Intimate partner violence among students of the University of Nairobi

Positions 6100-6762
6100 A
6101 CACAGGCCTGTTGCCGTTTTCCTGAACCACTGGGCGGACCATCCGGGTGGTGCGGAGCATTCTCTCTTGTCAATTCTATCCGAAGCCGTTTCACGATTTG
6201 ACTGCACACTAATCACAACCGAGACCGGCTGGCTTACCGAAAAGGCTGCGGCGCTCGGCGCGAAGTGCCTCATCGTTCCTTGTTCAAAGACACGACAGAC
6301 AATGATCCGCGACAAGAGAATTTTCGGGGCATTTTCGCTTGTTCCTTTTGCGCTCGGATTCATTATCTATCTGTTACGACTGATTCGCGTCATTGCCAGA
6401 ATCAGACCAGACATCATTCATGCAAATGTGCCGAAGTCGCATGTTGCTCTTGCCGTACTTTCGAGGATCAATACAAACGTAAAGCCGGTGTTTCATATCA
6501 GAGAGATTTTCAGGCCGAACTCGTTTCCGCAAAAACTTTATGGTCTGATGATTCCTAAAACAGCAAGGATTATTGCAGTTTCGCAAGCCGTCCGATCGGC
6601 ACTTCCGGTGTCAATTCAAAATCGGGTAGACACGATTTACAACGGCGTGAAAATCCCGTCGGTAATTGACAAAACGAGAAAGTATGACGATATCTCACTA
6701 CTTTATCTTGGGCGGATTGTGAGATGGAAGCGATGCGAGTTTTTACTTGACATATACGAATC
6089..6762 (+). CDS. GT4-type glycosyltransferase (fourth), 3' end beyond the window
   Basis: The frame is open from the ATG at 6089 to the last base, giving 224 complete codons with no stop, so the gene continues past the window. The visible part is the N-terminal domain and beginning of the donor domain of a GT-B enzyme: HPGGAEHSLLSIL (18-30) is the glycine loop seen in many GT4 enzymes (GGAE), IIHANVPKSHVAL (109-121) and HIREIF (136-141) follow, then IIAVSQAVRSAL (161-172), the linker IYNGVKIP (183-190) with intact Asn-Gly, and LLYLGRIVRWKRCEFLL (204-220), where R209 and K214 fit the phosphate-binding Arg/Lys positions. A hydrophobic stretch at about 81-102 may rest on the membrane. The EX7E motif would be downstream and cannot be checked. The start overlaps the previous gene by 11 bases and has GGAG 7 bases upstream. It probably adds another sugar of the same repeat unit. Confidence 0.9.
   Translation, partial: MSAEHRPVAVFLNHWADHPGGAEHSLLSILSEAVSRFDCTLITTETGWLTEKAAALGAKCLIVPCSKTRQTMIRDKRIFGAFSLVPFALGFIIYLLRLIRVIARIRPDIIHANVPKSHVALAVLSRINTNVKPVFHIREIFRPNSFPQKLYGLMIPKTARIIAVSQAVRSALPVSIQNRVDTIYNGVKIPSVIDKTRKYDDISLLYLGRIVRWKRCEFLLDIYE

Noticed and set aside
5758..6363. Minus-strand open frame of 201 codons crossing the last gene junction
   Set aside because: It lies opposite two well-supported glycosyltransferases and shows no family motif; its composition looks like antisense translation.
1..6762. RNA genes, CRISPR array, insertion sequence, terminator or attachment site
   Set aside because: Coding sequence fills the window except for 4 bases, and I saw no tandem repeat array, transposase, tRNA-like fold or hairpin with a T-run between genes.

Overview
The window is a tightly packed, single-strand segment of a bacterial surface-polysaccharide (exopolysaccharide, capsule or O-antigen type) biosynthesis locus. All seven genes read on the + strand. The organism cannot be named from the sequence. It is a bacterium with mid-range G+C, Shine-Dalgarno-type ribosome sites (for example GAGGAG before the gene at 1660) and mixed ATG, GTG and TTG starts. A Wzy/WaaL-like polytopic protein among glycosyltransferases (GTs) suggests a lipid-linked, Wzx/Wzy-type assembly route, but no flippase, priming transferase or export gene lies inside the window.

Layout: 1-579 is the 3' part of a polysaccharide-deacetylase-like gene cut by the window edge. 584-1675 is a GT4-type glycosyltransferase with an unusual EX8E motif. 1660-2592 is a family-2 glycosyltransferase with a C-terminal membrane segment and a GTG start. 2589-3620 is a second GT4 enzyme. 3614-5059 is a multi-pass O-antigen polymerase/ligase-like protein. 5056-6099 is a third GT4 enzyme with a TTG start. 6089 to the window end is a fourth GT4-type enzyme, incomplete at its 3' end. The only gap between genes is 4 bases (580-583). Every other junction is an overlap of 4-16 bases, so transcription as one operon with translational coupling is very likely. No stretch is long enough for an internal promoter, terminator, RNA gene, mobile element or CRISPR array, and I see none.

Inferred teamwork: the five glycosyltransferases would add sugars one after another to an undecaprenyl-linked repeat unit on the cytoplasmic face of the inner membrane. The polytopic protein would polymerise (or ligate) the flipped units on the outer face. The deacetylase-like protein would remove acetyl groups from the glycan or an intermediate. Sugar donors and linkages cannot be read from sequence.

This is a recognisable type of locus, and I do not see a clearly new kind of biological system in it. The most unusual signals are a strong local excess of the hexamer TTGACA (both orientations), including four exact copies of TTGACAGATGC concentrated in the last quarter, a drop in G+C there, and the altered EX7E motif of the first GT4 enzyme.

This was a cross-sectional study on intimate partner violence (IPV) among students of the University of Nairobi. The study sought to determine the forms of IPV prevalent amongst University of Nairobi students, investigate factors influencing it and to establish its consequences. The study was guided by the social learning theory. The unit of analysis was the individual male or female student. The study consisted of 100 male and female students, who had been or are in a relationship. Data were collected through, structured interviews; key informant interviews, and focus group discussions. The study findings show that physical, sexual and verbal/emotional violence is prevalent among students at the University of Nairobi. The study also shows that physical violence is the highest form of intimate partner violence. Secondly, the study shows that the main cause of intimate partner violence among students is infidelity and mistrust. Other factors that influence IPV are alcohol and drug abuse, and socialization of the victims and perpetrators, where they learnt that it is okay to beat a woman/man when the occasion called for it. Lastly, the study found that the main consequences of IPV among students are unwanted pregnancies, discontinuation of studies, and attempted suicide, poor academic performance, seclusion from family and friends and, in worst cases, death from suicide. This study concludes that intimate partner violence is prevalent among university students. It is influenced in' one way or another by social norms learned in various environments. It has serious consequences in leading to death in some cases. This study recommends that sensitization on gender- based violence and in particular intimate partner violence be carried out by trained professionals to enlighten both the student community and the administrative staff.